A couple Thursdays ago I teed off under what you’d probably call dreary conditions. It was cloudy and drizzling. Just short of the 12th green is one of only two water hazards on the course. The rain had stopped, the sky had cleared, and as the fog slowly lifted, I was paused by a gentle chorus of frogs and bugs.
Not to get all sandals and granola on you, but it was relaxing, soothing even. Good luck having a similar experience inside a bowling alley, watching lacrosse, or playing with your damn iPad.
Golf – it’s better than going to the mall.
Several of you touched on the Challenge, family/friends, and the great outdoors, but none did it better it better than this guy. If this isn’t the marketing pitch for golf, I’m not sure what is.
It sure beats the hell out of “Golf – Now with a bigger cup”.
Seriously…This Could Work, Right?
Are we over-thinking this whole growing golf thing? Maybe the message so far has been wrong. Does the game really need to be easier? Do we really need to play it faster?
Sure, there’s some work to be done, and course managers are going to need to get onboard with the big picture, but how hard could it be to sell people on an amazing and challenging game that presents a the rarest of opportunity for multiple generations of a family to spend 4.5 hours together, outside, and unplugged?
Never mind…don’t answer that.
Colonial Country Club Photographed by Joanne Dost
Colonial Country Club. Photo by Joann Dost
PING Ketsch – Designing and Manufacturing 2014?s Most Wanted Mallet Putter
It was fun for me to take you all along as we toured the expansive aspects of the PING facility. You may find this hard to believe, but I actually skipped over part of our visit.
That’s right, there was more!
I wanted to hold a little something back for later. You know, like that last piece of pie that you stashed behind the pickle jar. Mmmm pie.
Un-Ketsch-able. That’s what the PING Ketsch was in the mallet competition. It just pulled away from the competition. It seemed like our testers just couldn’t miss from the 5-foot mark. OK, they did miss two out of fifty putts. For those of you who have been out of school for a while, that comes out to 96%, earning the Ketsch a best-in-class A.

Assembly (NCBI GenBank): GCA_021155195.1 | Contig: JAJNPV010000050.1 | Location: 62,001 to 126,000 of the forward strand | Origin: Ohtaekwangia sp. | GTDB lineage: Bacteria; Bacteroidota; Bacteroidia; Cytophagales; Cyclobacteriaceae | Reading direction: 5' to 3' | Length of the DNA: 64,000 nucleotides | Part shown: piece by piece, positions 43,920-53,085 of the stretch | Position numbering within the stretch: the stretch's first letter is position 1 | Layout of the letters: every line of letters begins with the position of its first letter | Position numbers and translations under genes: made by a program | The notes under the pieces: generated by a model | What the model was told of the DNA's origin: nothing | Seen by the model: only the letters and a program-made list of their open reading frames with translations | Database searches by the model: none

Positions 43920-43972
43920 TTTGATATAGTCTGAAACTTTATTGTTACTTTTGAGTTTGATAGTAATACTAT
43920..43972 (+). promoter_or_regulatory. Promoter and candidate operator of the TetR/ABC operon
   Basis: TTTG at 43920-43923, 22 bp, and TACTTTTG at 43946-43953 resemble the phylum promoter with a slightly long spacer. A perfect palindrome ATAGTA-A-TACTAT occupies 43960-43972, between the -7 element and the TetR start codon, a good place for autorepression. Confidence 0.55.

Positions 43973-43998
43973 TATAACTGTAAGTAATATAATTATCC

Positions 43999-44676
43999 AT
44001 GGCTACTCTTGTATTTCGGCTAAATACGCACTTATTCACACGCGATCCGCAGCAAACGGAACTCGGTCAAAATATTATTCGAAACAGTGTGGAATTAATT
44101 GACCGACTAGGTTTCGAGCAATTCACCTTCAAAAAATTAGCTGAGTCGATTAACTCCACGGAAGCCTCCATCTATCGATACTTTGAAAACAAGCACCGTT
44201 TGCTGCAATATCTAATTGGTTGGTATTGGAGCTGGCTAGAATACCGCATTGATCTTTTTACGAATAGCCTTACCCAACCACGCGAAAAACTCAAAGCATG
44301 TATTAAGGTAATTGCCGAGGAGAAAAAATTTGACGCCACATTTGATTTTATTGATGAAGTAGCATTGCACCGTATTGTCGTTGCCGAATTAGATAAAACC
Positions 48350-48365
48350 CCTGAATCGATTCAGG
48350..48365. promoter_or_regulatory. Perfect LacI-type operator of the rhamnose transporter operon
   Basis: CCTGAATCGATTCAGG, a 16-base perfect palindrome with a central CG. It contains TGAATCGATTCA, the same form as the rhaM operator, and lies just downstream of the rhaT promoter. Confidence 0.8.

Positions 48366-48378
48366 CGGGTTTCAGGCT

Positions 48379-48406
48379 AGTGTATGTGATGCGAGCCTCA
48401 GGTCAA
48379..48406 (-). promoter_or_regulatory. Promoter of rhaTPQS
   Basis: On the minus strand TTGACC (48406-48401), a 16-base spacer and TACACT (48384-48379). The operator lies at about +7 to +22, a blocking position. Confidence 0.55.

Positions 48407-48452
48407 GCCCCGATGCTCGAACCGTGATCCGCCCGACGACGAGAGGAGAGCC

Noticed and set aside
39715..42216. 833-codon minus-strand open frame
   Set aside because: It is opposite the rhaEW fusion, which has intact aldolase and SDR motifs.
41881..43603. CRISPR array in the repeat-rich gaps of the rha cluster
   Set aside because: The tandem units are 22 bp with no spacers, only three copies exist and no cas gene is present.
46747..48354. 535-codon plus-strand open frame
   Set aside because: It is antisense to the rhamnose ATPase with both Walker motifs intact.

What I have for you today is a little more information about the design of the Ketsch, and also some great shots of how the Ketsch is made, courtesy of Golfspy Tim.
Engineering and design seems the natural place to start a Ketsch discussion, as that is how PING develops all of its new products. The Ketsch was no exception. PING engineers did not set out to build this putter, but rather studied the science of putting, adding to their knowledge environment, then subsequently creating the Ketsch from their findings.
The foundation for the Ketsch really came from two separate studies; one about face impact patterns, and a second about alignment.
Face Impact Studies
PING engineers began their research process by exploring the putter face impact pattern in relation to player handicap. As I mentioned in the visit article, one of the cool things about working at PING is that you can choose to be a club tester a couple of times a week. For the engineers, this represents a whole bunch of data to work with.
Anyway, the study in many ways was similar to how impact position on a driver face impacts ball speed off the tee. This time though, it was ball speed off the putter face.
It is from this data that the PING engineers developed their TR groove system.
The TR grooves normalize ball speed across the face of the putter by reducing center-strike ball speed, and increasing ball speed on off-center hits. PING is not the first company to pursue this design idea, but I believe that others have used inserts rather than grooves to achieve the result.
A PING engineer explained to us that the TR grooves make the putter perform like it has a higher MOI, though this is more apparent in the Anser-like heads as opposed to the already-high-MOI mallets.